George Orwell: Essays
Decay of Moral Judgement in "A Hanging" by George Orwell 12th Grade
The disregard for all ethical expectations of humanity can be a result of the pressure to execute one’s job regardless of the consequences for those in one’s vicinity. This was often the case in Europe during the 1900s when the death sentence was still a frequent form of punishment. This decay of moral judgement and desensitization to the killing of other human beings is epitomized in George Orwell’s essay, “A Hanging”, which revolves around his time spent enforcing capital punishment in Burma under British rule. Orwell contends that the implementation of capital punishment causes those working for the justice system to stray from humanity and moral values by dehumanizing fellow citizens. Due to his personal experience with this issue, Orwell conveys his opinion on these deleterious effects of capital punishment through his effective use of contrast, irony and symbolism.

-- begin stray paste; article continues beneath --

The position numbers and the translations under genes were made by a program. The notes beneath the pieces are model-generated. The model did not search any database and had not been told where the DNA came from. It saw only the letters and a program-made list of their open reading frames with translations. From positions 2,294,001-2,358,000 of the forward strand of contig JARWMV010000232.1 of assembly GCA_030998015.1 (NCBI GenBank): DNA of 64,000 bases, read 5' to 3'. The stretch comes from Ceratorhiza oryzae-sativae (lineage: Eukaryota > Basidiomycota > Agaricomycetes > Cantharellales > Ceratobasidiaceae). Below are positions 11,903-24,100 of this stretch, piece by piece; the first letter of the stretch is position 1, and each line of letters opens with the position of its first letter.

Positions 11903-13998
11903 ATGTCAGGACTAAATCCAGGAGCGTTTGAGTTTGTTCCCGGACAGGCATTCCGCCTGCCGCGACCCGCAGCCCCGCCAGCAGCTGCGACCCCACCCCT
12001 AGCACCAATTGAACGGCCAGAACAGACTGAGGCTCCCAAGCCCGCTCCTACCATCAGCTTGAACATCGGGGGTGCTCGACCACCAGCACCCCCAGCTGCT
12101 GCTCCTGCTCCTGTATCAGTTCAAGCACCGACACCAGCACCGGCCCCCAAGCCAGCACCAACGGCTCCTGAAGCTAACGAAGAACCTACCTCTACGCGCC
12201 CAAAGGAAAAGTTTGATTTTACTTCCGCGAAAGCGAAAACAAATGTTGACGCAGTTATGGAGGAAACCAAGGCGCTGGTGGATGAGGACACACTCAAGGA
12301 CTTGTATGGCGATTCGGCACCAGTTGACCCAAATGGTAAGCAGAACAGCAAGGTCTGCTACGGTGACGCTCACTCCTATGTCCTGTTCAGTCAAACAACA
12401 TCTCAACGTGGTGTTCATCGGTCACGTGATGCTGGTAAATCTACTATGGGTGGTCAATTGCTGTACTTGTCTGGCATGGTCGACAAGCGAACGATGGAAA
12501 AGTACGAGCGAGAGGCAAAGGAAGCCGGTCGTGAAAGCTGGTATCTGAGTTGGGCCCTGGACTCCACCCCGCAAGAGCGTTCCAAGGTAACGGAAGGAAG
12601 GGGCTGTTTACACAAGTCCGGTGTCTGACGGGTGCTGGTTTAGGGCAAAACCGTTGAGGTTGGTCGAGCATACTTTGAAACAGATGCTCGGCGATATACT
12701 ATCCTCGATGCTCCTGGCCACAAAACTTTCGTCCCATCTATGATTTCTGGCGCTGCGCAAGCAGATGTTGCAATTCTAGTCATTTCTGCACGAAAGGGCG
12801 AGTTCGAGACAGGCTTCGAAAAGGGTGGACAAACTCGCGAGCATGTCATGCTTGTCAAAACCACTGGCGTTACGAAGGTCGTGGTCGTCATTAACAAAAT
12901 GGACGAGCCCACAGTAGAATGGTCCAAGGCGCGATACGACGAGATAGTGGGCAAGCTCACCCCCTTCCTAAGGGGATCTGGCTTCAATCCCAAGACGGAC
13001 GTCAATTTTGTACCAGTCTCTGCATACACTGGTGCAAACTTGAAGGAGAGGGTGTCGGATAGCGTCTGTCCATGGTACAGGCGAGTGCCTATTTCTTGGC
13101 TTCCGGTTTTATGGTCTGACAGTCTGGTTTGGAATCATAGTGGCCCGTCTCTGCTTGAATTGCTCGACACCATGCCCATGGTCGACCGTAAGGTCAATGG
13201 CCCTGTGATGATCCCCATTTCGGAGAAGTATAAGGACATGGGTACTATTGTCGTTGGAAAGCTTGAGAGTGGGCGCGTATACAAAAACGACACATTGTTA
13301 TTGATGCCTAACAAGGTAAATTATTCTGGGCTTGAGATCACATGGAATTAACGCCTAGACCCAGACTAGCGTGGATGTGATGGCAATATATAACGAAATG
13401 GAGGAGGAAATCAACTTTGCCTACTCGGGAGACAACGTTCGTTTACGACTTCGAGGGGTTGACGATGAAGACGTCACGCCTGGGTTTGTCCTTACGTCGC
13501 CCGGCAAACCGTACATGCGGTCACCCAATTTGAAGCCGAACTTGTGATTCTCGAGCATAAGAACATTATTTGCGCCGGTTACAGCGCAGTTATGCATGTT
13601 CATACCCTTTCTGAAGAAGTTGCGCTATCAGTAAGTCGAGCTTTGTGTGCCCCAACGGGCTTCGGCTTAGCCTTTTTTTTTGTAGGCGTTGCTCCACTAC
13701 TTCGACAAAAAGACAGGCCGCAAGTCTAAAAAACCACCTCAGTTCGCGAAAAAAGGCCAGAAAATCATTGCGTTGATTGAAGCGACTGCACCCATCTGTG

Orwell illustrates how capital punishment can cause those executing it to deviate from ethical and moral behaviour through his use of contrast; especially between the prisoners and the guards’ physical appearance and living standards. Firstly, Orwell’s comparison of the prisoners’ cells to “small animal cages”, which contained nothing but “a plank for a bed...
Join Now to View Premium Content
GradeSaver provides access to 1176 study guide PDFs and quizzes, 9062 literature essays, 2377 sample college application essays, 399 lesson plans, and ad-free surfing in this premium content, “Members Only” section of the site! Membership includes a 10% discount on all editing orders.
Already a member? Log in